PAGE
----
A deathly dull MCG pitch for the Boxing Day Test will be reviewed by the Melbourne Cricket Club after the outgoing Cricket Victoria chief executive Tony Dodemaide suggested the ground’s drop-in wicket square was overdue to be dug out and remade from scratch.
Only 24 wickets fell over the five days of the Ashes match, with the overall attendance of 262,616 falling about 10,000 short of the 2013-14 crowd, despite lasting an extra day. On match eve Australia’s captain Steven Smith said the pitch had looked ready to play on “three days ago” and it has been criticised by players and coaches on both sides since.
After play, the Cricket Australia team performance manager Pat Howard was seen in earnest conversation in the middle with the MCG’s incoming curator Matthew Page, who has left the WACA Ground to replace David Sandurski after he chose to move north to the Gabba. Smith said that ways needed to be found for the pitch to show more variation over five days, while England’s captain Joe Root called it “as flat a wicket as you’ll ever see” and reckoned it would not have changed much in character were it to be played on for another four days.
“I think it just needs to do something,” Smith said. “It hasn’t changed over five days and I’d say if we were playing for the next couple of days it probably wouldn’t change at all either. It’s got to find a way to have some pace and bounce, or take some spin, or do something. Obviously we saw a reasonable amount of reverse swing throughout the game but the ball just gets so soft so quickly because the surface is quite hard itself.
“It gets soft and doesn’t carry through and it’s really difficult to get people out. I don’t know mind if they’re flat as such. Just needs to have some pace and carry in them. This wicket just has none of that. It just skids through basically and if you look at the keeper and the slips throughout the whole game, we’re standing so close and I just don’t think it’s good for anyone.”
Stuart Fox, the MCC chief executive, said the surface had lacked both bounce and variation, and would be reviewed as the club seeks to create better pitches for international matches. “While this Test pitch did produce a good contest, it has not contained the bounce and pace that we expected,” Fox said.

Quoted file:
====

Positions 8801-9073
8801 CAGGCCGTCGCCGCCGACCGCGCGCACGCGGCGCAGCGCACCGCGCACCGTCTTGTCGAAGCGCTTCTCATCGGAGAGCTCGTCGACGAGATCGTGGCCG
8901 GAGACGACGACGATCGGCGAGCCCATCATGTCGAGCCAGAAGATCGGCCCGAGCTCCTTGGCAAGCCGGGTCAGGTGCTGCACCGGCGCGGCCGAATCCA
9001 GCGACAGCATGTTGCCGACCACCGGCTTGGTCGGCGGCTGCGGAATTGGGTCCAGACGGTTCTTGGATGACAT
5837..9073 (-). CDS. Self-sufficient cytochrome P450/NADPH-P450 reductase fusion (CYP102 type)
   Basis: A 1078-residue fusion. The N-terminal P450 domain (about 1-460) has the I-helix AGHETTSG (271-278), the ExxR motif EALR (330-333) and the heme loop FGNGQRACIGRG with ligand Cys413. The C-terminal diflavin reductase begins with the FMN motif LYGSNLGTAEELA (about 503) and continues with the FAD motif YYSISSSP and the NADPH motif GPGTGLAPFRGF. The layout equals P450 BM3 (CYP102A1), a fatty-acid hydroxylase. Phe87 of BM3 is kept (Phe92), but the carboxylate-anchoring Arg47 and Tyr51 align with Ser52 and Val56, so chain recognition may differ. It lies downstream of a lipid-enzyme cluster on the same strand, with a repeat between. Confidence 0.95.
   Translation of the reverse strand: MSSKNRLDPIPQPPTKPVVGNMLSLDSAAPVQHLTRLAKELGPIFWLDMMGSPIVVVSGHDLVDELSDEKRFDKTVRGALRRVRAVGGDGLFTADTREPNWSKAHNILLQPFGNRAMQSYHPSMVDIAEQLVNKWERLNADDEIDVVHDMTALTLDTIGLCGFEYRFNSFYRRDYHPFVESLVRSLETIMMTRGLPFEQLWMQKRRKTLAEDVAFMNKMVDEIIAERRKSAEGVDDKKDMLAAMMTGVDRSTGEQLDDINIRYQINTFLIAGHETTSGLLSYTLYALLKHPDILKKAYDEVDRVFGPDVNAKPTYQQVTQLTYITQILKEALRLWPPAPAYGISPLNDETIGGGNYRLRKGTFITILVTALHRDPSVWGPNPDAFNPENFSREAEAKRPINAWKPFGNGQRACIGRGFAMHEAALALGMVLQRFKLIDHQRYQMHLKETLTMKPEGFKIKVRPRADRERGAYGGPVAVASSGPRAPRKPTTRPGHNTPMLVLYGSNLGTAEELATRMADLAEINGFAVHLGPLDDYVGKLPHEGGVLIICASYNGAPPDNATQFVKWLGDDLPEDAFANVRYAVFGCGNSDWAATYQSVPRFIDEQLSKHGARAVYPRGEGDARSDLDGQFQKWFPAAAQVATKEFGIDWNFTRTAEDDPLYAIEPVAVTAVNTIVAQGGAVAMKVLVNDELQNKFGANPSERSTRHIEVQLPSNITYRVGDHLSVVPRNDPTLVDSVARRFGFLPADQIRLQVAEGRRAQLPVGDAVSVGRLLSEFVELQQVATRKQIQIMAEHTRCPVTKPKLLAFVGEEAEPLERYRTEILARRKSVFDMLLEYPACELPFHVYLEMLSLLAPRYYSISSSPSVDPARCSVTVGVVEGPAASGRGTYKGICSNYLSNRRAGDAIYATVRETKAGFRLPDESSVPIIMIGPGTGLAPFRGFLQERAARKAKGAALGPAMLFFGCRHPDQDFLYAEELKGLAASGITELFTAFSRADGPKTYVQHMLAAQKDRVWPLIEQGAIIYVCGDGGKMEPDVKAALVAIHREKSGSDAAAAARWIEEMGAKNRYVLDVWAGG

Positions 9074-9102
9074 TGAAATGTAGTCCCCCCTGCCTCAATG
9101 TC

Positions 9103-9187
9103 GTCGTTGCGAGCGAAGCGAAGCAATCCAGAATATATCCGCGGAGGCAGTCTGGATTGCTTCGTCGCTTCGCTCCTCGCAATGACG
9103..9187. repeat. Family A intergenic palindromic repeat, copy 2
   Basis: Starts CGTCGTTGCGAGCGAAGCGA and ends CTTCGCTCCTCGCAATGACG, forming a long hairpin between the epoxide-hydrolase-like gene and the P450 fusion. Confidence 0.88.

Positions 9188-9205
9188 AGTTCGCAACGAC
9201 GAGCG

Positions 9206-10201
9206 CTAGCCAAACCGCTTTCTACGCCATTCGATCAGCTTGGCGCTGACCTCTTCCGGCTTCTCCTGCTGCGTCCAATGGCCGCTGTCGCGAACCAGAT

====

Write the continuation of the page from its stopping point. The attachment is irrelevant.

“As the game progressed, the surface did not deteriorate nor bring the level of unpredictability that was anticipated. We review all elements of our performance at the conclusion of every event, and the quality of the pitch is no exception.
“We will take on board feedback from the players, umpires and cricket bodies, as well as our own observations. Our new head curator, Matthew Page, will take on pitch preparation duties in the coming weeks and we look forward to his input. Overall, we remain confident and determined to produce portable wickets that generate entertaining Test cricket. Portable pitches have been used at the MCG for more than 20 years and drawn Tests have been a rarity in that time.”
Dodemaide, who is departing CV at the end of the season and will be replaced by the Cricket Australia executive Andrew Ingleton, stated earlier on day five that the drop-in pitches may have veen allowed to outlive their natural lifespan when compared to other venues. Adelaide Oval’s drop-in pitches have in recent years shown far greater scope for more players and skills.
“I think we’ve got to talk about it,” Dodemaide told ABC Radio. “Clearly with these drop-in pitches, I think they’re some of the first that have been installed there, we’re still learning about the technology, but for mine I think we should be aiming for more variation, particularly as the game goes on, you want the pitch to break up, bring more players into the game, chasing runs or defending is harder as the game goes on, and I think these ones are just getting better and better [to bat on] and they’re not breaking up.
“I just think when you get occasions like this you want the game to run its natural course on a deteriorating pitch as we go on, because that’s the beauty of Test cricket isn’t it, as we go further into the game, more players come into the game, conditions change a little bit, and for mine conditions haven’t changed as much as they probably should.
“We have been working with the curators to try different things to get that variation later in the game, we need to talk about it more. If these are the original pitches that came into the ground, they’re probably nearly 15 years old now, and it might be that the lifespan of a particular drop-in pitch might be shorter than what we saw originally for the pitches that were all-year round. So it may be that we need to dig them out every so often, start again, and just that sweet spot for a pitch’s lifespan might be a lot younger than what we’re used to in a normal pitch.”
Australian curators meet annually with Cricket Australia to share information and discuss wider principles for the balance between bat and ball. “From a CA point of view, we are disappointed that the pitch did not produce a result but will work with the MCC for future matches,” a CA spokesman said.